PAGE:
RHODES - an island different from the others.
The island of Rhodes will forever be coupled in everybody's mind with "the Colossus of Rhodes." The bronze Colossus, which (according to legend) stood astride the main harbour, was a more than 35 m. tall statue of the sun god (thus "Isle of the Sun") commemorating the city's success in repelling a siege in the 4th century BC. The Colossus, was considered one of the 7 wonders of the world. (For the record, the others were: the Pyramids of Giza, the Hanging Gardens of Babylon, the Statue of Zeus at Olympia, the Temple of Artemis at Ephesus, the Mausoleum of Halicarnassus, and the Lighthouse at Alexandria.)

The huge statue long ago was destroyed by an earthquake and, later, its bronze was carted off for other uses. Now you can see a couple of pedestals topped by statues of deer where the feet of the Colossus might have stood.
The deer were imported to help get rid of snakes on the island and are the modern symbols of Rhodes.

Rhodes is a rather large island that offers a great deal. In your sightseeing you must include the Archeological Museum and the Palace of the Knights of St. John, plus the winding streets and the massive city walls. The island has been inhabited since the beginning of time. Though it certainly participated in the Mycenaean civilization (centered on Crete and Santorini), its recorded history doesn't begin until the second millennium BCE, when Dorian Greeks settled here. In the 5th century BCE its three main cities, members of the Athenian-led Delian League, broke with Athens and founded the City of Rhodes. Not exempt from the wars between Sparta and Athens, the island came finally under the jurisdiction of Alexander the Great. Later, under the Romans, Rhodes prospered as a result of aiding Caesar in his civil war against Pompey only to be devastated by one of Caesar's assassins following that doleful deed.

When the Roman Empire broke apart, Rhodes became part of the Byzantine empire until it was occupied by the Knights of St. John of Jerusalem early in the 14th century. The Knights stayed until they were driven out in 1522 by Suleiman the Magnificent, the beginning of Turkish rule that lasted until 1912, when the Italians occupied the island, only to be united with Greece after World War II, which political identification remains until this day. Of all that historical coming and going, the most visible remains are the buildings left by the Knights of St. John.

Once the Hospital of the Knights, the Archaeological Museum is a square building with a large open courtyard in the center with stone canon balls scattered around and beautiful mosaic floors. Of course, there are some quite remarkable statues, vases, and some items that are simply curious.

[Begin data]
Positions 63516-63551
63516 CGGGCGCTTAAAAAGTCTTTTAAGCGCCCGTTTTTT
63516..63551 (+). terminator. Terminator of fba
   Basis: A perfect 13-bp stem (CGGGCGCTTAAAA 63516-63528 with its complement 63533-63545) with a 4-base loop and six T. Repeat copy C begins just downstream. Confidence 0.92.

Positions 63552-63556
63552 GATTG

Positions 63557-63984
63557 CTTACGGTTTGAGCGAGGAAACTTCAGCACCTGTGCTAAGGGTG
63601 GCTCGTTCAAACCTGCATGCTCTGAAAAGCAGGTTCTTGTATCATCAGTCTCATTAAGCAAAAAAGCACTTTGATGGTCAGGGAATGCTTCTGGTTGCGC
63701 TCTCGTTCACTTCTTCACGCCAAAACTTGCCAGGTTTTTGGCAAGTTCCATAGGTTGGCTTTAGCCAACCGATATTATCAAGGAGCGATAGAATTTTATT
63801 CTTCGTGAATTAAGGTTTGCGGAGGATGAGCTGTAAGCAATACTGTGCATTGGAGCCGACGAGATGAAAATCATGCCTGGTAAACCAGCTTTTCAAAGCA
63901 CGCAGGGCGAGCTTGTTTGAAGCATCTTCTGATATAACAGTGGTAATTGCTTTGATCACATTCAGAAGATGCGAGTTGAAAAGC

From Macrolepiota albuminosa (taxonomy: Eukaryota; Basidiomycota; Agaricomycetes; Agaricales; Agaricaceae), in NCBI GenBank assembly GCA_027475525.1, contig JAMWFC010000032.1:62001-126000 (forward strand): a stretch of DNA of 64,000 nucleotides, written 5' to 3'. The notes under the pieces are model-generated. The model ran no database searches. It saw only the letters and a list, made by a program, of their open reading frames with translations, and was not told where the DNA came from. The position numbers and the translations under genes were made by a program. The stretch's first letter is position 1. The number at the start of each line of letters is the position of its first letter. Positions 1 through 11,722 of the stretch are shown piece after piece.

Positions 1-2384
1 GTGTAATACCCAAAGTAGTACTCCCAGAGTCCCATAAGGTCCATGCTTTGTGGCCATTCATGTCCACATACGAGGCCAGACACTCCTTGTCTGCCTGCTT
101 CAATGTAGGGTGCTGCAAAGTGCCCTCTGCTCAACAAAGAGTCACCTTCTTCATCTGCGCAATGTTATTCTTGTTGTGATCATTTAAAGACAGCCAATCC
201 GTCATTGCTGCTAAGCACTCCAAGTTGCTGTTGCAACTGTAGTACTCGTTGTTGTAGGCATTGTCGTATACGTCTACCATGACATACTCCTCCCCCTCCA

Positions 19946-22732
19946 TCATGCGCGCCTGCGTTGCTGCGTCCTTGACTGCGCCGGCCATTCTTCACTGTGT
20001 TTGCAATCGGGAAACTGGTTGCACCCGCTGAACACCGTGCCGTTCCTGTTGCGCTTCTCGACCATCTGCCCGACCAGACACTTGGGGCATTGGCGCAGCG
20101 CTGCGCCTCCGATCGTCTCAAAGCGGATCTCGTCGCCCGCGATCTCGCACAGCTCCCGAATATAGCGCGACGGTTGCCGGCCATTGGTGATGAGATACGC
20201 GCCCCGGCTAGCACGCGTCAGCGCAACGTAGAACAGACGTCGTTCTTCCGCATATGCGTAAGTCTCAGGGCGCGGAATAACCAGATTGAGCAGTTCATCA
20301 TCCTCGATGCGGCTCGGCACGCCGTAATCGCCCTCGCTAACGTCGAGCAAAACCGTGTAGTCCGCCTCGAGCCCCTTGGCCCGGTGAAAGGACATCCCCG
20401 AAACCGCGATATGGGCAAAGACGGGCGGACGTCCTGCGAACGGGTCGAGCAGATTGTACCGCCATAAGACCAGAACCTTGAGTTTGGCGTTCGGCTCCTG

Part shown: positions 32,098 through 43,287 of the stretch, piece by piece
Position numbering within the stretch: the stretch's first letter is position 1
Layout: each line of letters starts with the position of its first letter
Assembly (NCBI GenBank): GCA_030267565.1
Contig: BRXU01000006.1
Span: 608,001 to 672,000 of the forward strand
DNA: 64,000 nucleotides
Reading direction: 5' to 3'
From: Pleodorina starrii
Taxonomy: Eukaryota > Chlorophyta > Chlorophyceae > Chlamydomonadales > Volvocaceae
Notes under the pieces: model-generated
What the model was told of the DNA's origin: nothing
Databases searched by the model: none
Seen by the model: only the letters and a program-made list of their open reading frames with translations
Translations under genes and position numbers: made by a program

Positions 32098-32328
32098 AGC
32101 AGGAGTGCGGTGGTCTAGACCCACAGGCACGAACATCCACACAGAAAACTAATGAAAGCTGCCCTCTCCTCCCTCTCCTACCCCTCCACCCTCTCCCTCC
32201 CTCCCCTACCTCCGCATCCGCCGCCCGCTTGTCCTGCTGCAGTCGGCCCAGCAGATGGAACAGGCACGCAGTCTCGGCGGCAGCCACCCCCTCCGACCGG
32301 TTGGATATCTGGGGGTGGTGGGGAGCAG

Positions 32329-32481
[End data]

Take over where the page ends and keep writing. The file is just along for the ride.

The Palace of the Knights of St. John (or the Grand Masters), built in the thirteenth century, contains some 300 rooms that were restored and refurbished by the Italians, often, for example, with mosaic floors. The palace survived the Ottoman siege in 1522 but in 1856 it met catastrophe when a cache of 300-year-old ammunition in a building across the street exploded. The Italian restoration, which in the early twentieth century made the castle into more of a "modern" building than it had been for the medieval Knights, was barely finished when World War II began. But that was in ample time for Mussolini to take up residence there when he came to Rhodes.

An interesting footnote about the Knights of St. John has to do with their administrative order. Since they came from a variety of so-called Catholic countries of Europe, the Knights divided themselves into national or linguistic groups called Tongues.Thus there were Tongues of Auvergne, England, Provence, Italy, Spain, France, and Germany. In Rhodes each of these had an "Inn" that was governed by a bailiff and a council. These buildings are now government offices and are not open to the public.

What is open to the public are shaded plazas upon many of which is just the right cafe for a mid-day coffee. And then there are the narrow streets and winding byways where a pedestrian risks being run down by a Vespa speeding around an abrupt corner but at the same time can marvel at the way arches form buttresses to keep ancient houses upright and can wonder what dishes the smells from some partially open doorway portends for a family's dinner.

There is a wall around the old town, of course, and a mote outside the wall, which today means there are two walls, between which stretches a broad dirt path where excavation and restoration may be seen in progress. A walk through this area offers the added benefit of a respite from the shopping crowds in the old town's center.

Back inside the walls, the walk once again enters a maze of streets where it is easy to get lost. And amid the warrens of dwellings that remind of pueblos in the American southwest, there appears the ruin of a church with a minaret in the background before emerging into an open space before an ancient mosque and the beautiful fountain beside it.